Spiritual resistance is not to be contrasted with physical or “real” resistance, as if it were merely a matter, say, of praying for an end to tyranny. The “spiritual” in spiritual resistance refers to the motivation rather than to the practice. As we can see in the example of Témoignage chrétien, de Lubac, de Montcheuil, and so many others took their lives in their hands daily. Spiritual resistance is resistance for the sake of the Gospel, rather than an ideological or political commitment, and motivated by a vision of human flourishing in a world that we call our home. Since the days of Témoignage theologians have learned to overcome the endemic anthropocentrism of Christian religious thought and to draw the good of all creatures into a picture of human curatorship, not ownership, of the earth. And sadly too we have come to realize the global and even perhaps apocalyptic scale of the impending climate catastrophe, something unknown half a century ago. But we have some distance to go yet in exploring the threats to the human posed by the mechanisms of surveillance, how to break free from The Watcher (perhaps a new name for Satan?) to be able to live our lives in accordance with the three marks of spiritual resistance: humility, realism, and action.
If the theologian’s task is to act courageously in defense of authentic human selfhood and the whole of creation, theologians must also bring the institution along with them. The Gospel must be the test and filter for all of our activity, and spiritual resistance will require our church to abandon its many confusions over the bifurcated spirit of modernity. There can be no spiritual resistance if we have capitulated to an anti-human culture. Today’s church still contends with the nineteenth century’s decision to adopt the structures of modernity while rejecting its positive values. Terrified of the onslaught of revolutionary ideas, the papacy of Pius IX simply dismissed all of modernity, as anyone who is aware of the infamous “Syllabus of Errors” knows. But at precisely the same moment that Vatican I defined the infallibility of the pope in a defiant gesture to the modern world, it also began to establish an ecclesial structure that came to look like any bureaucratic institution of modernity. In this, the nineteenth-century church made exactly the wrong decision. If it had been able to discriminate between the two sides of modernity and to see the human values that modernity wanted to promote as an expression of the values of Jesus in the gospels, then it would not have chosen such a structure as the antidote to the perceived threat of modernity.
The work of Catholic theology today must be one of both engagement with the church and spiritual resistance to the life-denying forces of neoliberalism. In relation to the church, it will require a thorough relativization of structure to life, to borrow a formulation from Yves Congar. In relation to society, we must challenge the neoliberal market economy and its attendant political amorality, along with the sinister trawling of our lives online in search of data with which to enslave us. The challenge will have to come from a Catholicism that foregrounds the Gospel and recognizes the close relationship between Jesus and the genuine human values modernity at its best represents.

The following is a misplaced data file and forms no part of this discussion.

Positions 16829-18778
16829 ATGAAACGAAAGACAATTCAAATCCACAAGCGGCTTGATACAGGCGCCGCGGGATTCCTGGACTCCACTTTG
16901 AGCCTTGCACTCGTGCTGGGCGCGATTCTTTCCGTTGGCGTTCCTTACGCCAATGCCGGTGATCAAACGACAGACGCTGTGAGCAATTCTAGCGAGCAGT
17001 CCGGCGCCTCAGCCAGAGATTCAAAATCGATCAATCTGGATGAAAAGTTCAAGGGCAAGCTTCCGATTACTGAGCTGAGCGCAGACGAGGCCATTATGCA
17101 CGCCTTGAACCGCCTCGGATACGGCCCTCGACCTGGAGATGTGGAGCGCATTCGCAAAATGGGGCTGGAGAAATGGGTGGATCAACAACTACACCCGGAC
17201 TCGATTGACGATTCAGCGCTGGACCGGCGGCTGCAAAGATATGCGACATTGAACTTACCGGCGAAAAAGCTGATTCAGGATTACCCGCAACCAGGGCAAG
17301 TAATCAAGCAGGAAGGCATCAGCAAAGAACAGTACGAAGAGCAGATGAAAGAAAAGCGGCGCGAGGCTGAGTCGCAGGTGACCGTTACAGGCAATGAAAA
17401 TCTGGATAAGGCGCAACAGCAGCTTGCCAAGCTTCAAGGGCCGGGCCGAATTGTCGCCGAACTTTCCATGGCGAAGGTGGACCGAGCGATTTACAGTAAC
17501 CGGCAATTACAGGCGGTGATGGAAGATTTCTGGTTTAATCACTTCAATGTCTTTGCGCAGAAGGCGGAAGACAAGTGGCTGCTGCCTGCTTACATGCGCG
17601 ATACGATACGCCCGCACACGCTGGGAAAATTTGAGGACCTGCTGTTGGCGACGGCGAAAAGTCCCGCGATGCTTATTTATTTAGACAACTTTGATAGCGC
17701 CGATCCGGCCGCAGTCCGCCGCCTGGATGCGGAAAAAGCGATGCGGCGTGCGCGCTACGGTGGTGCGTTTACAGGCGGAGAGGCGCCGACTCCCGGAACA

The world of today is marked by the struggle between fundamentalisms and movements for liberation. The fundamentalisms may be secular or religious, but they are identifiable wherever their proponents proclaim them as the one, inevitable way. When Margaret Thatcher asserted that there was “no alternative” to the free market, she spoke as dogmatically as any Marxist of a previous era or today’s ugly mouthpieces of white supremacy or narrow nationalism. When Catholics proclaim Catholicism as the only ultimate account of the nature of things, they are being as fundamentalist as a biblical literalist or a Muslim jihadist. On the other hand, liberationist movements are frequently not as emancipatory as they may imagine themselves to be. They work only when they are coupled with an endgame that is defined by something other than opposition to the oppressions that they rightly resist. This is as true in the secular world as in the religious. Moreover, the ultimate objective of liberation needs to be not a political program or economic structure, but an understanding of what it is to be human that would generate new and just structures. The bishops at the 1968 Medellín conference expressed this well in their document on justice:
The uniqueness of the Christian message does not so much consist in the affirmation of the necessity for structural change, as it does in an insistence on the conversion of men and women which will in turn bring about this change. We will not have a new continent without new and reformed structures, but, above all, there will be no new continent without new people, who know how to be truly free and responsible according to the light of the Gospel.
And this, of course, was the fundamental belief of Yves de Montcheuil and the logic of spiritual resistance.